He had been separated from his Marine buddy Lance Cpl. Steven Jones since June 4 — the day the MRAP all-terrain vehicle in which they were riding was hit by a roadside bomb in Afghanistan. Shank needed to go check on Jones as soon as he was able.
Shank, 21, and four others in his unit — the 2nd Battalion, 8th Marines — were wounded in the attack, mostly with neck and back injuries.
They received care at a small hospital in Afghanistan before being transferred to a hospital in Germany. Shank was moved to Bethesda, Md., before returning to his home in Waynesboro to recuperate.
Shank and Jones were by each other’s side prior to deployment in April 2010. They deployed to Afghanistan in January 2011.
“I just thought it would be nice to see him,” Shank said. “It’s a different bonding than most people have. Not many people get blown up together.”
While Shank’s injuries were mostly to his back, Jones sustained injuries to his neck, back and leg.
So, on Friday, Shank pulled his back brace over his shirt — to protect his fractured thoracic vertebrae — and hopped in the passenger seat of a vehicle driven by his fiancee, Lindsay McKenzie, to visit Jones.
It was about a four-hour trip to see Jones in Fort Smith, Va., where he was recuperating from injuries sustained in the IED explosion.
Shank’s calm, matter-of-fact tone belies the seriousness of the events of June 4. They were going over a bridge near their base in Marjah, Afghanistan, when the IED expoloded under a vehicle.
“When it went off, the truck actually lifted off the ground; and then set back down. It blew the turret completely off. It blew the 50-caliber machine gun off — cracked the barrel and everything,” Shank said.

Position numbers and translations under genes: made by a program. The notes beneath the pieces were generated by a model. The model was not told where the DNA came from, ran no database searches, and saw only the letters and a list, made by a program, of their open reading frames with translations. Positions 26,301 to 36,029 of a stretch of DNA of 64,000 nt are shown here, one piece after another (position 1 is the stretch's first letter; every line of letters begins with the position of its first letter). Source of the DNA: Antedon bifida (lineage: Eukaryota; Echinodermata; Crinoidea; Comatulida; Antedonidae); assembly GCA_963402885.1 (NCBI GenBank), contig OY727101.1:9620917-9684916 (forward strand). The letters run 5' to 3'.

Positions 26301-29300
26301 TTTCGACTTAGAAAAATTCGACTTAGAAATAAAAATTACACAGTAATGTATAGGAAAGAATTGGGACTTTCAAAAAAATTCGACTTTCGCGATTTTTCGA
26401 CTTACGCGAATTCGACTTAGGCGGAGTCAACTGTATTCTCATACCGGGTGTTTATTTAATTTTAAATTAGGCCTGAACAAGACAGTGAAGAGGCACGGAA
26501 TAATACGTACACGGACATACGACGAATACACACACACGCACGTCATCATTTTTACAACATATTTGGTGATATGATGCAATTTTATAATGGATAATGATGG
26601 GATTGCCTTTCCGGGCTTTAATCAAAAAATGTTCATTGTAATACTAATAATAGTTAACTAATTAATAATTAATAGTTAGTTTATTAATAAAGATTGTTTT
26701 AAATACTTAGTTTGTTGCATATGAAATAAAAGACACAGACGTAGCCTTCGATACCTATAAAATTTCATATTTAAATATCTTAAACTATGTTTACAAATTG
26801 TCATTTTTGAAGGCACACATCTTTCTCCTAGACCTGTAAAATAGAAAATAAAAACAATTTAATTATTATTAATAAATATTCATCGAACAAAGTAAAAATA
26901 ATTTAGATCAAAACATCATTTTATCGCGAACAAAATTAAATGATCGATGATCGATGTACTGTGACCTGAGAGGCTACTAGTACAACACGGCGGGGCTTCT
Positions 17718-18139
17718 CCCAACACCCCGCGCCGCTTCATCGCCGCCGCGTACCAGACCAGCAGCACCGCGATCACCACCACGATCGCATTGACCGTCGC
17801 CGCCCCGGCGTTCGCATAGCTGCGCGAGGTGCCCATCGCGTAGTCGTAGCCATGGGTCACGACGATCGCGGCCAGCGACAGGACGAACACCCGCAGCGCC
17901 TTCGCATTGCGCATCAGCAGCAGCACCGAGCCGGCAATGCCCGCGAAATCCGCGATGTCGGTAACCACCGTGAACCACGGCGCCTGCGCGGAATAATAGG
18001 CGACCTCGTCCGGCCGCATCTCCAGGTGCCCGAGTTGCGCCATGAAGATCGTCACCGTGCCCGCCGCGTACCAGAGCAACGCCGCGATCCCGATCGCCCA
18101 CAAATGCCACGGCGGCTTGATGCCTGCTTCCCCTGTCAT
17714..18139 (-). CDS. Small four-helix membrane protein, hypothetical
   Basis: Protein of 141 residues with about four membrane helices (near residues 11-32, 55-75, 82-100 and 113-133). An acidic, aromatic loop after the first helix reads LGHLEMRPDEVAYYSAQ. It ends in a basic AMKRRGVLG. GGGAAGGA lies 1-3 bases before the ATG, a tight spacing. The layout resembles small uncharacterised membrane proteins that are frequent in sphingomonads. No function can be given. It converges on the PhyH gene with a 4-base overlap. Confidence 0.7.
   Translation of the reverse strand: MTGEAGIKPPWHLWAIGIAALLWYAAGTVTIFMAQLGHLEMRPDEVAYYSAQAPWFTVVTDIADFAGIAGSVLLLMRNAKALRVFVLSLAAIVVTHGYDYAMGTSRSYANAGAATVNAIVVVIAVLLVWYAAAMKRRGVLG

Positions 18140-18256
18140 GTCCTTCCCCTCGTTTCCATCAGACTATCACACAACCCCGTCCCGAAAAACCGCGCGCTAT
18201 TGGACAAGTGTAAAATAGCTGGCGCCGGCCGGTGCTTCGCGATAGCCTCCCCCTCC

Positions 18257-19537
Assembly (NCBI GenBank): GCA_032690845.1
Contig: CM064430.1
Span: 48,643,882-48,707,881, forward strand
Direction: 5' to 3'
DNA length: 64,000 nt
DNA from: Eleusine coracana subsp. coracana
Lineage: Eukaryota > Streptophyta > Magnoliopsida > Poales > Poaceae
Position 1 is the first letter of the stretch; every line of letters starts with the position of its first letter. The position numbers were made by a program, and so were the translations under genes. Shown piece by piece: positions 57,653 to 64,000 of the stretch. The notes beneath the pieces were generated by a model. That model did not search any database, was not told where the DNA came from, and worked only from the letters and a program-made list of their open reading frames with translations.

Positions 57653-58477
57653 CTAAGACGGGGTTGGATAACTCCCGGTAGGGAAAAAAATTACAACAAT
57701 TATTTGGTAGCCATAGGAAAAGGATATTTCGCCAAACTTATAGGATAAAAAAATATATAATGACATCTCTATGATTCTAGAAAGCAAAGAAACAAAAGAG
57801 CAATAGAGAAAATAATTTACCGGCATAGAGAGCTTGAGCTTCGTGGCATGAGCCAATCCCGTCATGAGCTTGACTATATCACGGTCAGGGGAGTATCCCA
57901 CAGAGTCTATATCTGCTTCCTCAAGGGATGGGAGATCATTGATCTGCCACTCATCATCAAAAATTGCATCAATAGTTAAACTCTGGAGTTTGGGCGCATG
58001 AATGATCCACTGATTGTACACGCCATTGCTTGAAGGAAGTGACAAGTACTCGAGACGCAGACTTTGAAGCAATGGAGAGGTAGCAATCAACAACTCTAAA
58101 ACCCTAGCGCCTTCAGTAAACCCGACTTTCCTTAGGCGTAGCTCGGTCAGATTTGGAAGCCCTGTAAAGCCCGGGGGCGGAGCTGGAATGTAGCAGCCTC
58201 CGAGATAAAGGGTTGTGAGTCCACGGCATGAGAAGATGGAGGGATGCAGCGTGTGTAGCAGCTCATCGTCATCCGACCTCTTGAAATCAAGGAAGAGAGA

He was unconscious during the blast, but woke up when it was over.
“I was just yelling in pain, and I looked over and there was blood on the windshield. The guy next to me was thrown out of the vehicle. Both passenger doors came off and it threw those two guys out. The guy in the turret was Jones. He got knocked around pretty good. He got a broken jaw, a fractured neck and a messed-up knee,” Shank said.
Shank said they all are fortunate to be alive.
“We were lucky. There have been other incidences when the truck was blown in half and some guys died or had major injuries,” he said.
“It definitely could have been a lot worse. I was just looking at my arms and hands and legs and stuff after it happened, and I was pretty surprised that everything was good that I could tell, except for my back,” he said.
For the next six to eight weeks, Shank is on leave from the Marine Corps to recover from his injuries.
“I have four or five fractures in my back, T4, T5, T11 and some other ones in the middle of my back,” Shank said. “I pretty much have to wear my back brace when I’m doing anything. So basically when I’m out of bed, I’m supposed to have it on.”
He said his back is sore, but he is optimistic that he’ll make a complete recovery.